The Democratic Party is in search of its soul. From FDR through LBJ, its message was economic-oriented, focusing primarily on workers’ rights and safety-net programs—Social Security, Medicare, and Medicaid—along with a muscular foreign policy and national defense.
In the 1960s, a sea-change occurred in the Party with the rise of the Civil Rights, anti-Vietnam War, and environmental movements. As it veered more onto the social justice and environmental paths, it lost the support of culturally conservative blue-collar and rural voters who would rather vote against their economic self-interests than for candidates who supported changes that conflicted with their values: e.g., civil rights, equal pay, reproductive freedom, same-sex marriage. Those voters also became wary of environmentalism, not because they bought into climate-change deniers’ junk science but, instead, of proposed safeguards and protections and the new direction—green energy—impacting their ways of life and livelihoods.
That was then.
Today, with Republicans on their suicidal, lemming-like dash to the hard-right, the cultural revolution being decided in favor of personal liberty, working Americans feeling the yoke of the “free market” with deflated wages, and health care increasingly inaccessible, opportunity presents itself to the Democratic Party. The question: Can it pull itself together or will it continue internecine war over policies, identity politics, and class/cultural antagonism?
Tribalism is part of our DNA. It’s what causes individuals to bond with like-minded others. Sub-tribalism within a group can cause fissures. Among Democrats, that has expressed itself along urban-rural and blue collar-upper class divides.
Since 1988, while the Democratic vote in urban centers has skyrocketed, in rural counties it has steadily declined. In the 2016, Hillary Clinton trounced Donald Trump among the people, but it didn’t matter.
Because legislative districts are based on population and geography, a similar dynamic played in Colorado over this past decade. Its concentration of votes in Denver-Boulder compared to the dispersed Republican electorate cost Democrats the Senate majority. Winning by forty points in Boulder doesn’t make up for losing by two in Lamar (numbers hypothetical).
Democrats are elated about new registered voters. But if a voter doesn’t vote, being registered is moot. A telling truth is that in non-presidential elections, Republicans dutifully vote while Democrats slack.
That’s the third challenge for Democrats: Turning out its voters.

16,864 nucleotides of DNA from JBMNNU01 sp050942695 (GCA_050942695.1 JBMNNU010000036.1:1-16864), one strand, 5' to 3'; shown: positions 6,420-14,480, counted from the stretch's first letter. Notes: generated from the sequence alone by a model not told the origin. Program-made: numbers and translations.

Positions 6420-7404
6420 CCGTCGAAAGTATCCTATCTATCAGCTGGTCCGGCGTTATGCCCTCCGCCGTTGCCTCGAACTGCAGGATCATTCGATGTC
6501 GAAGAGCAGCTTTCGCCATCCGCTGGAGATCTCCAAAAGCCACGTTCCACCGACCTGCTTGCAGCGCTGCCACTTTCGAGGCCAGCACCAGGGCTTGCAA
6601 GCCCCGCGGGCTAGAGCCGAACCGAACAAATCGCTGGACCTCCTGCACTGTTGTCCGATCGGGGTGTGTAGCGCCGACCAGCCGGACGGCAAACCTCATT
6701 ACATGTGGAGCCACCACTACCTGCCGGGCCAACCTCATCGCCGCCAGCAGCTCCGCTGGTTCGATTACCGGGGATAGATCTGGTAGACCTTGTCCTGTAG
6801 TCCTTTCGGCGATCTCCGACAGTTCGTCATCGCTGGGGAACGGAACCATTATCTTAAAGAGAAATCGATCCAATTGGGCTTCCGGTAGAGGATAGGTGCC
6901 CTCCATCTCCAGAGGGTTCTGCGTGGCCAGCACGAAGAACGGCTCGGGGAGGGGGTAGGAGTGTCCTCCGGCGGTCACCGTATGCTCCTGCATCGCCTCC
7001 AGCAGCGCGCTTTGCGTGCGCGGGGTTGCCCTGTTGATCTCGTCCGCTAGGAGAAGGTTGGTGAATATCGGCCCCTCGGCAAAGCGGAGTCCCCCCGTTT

The first two are outreach and message. Will the Denver-Boulder bubble give more than lip service to bridging the urban-rural divide? Will Boulder wine sippers consort with Pueblo beer drinkers? Can same-sex marriage, reproductive freedom, and the right to bear arms be wedded in a shotgun-marriage?
They can because in the end, as Bill Clinton famously put it: “It’s the economy, stupid!”
The Party’s message should be the Party of Trump is betrothed to uber-money interests and hasn’t done and won’t do squat to help working and rural Coloradans. It needs to talk about pensions being under assault and Social Security and Medicare in the POT’s crosshairs. It needs to talk about how corporatized health care and environmental degradation are devastating them and their communities.
The Party needs to point out how, beginning with Reaganomics, the system has been corrupted, its mission morphed to transferring wealth from small businesses and workers to investors and others to play the roulette wheel of wealth. Which has worked beyond the one-percent’s wildest dreams.
The Party’s message needs to focus on the hard work of rebuilding the American middle class and America’s infrastructure, from health care to bridges, sewers, and highways, and how that work requires all of us to roll up our sleeves.
Then there’s Trump. The message there, while certainly not ignoring his indefensible salacious behavior, is that he isn’t their savior.
Democrats need the right leader to unite heretofore divisive issues under one umbrella. On the national scene, former vice-president Joe Biden—Middle Class Joe—fulfills that role. Who, though, in Colorado?
With the current stable of Democratic gubernatorial candidates being Denver-Boulder centric, the nominee needs to tap a young, articulate rural Democratic leader for his/her running mate, perhaps a hunter-angler-environmentalist, to talk to rural Coloradans in their language.
America wasn’t made great by men-in-black tycoons, but by the sweat, blood, and tears of everyday, hard-working folks from every race, ethnicity, gender, and sexual orientation. After forty years of defenestration, it’s time to re-empower them. That’s the Democrats’ message.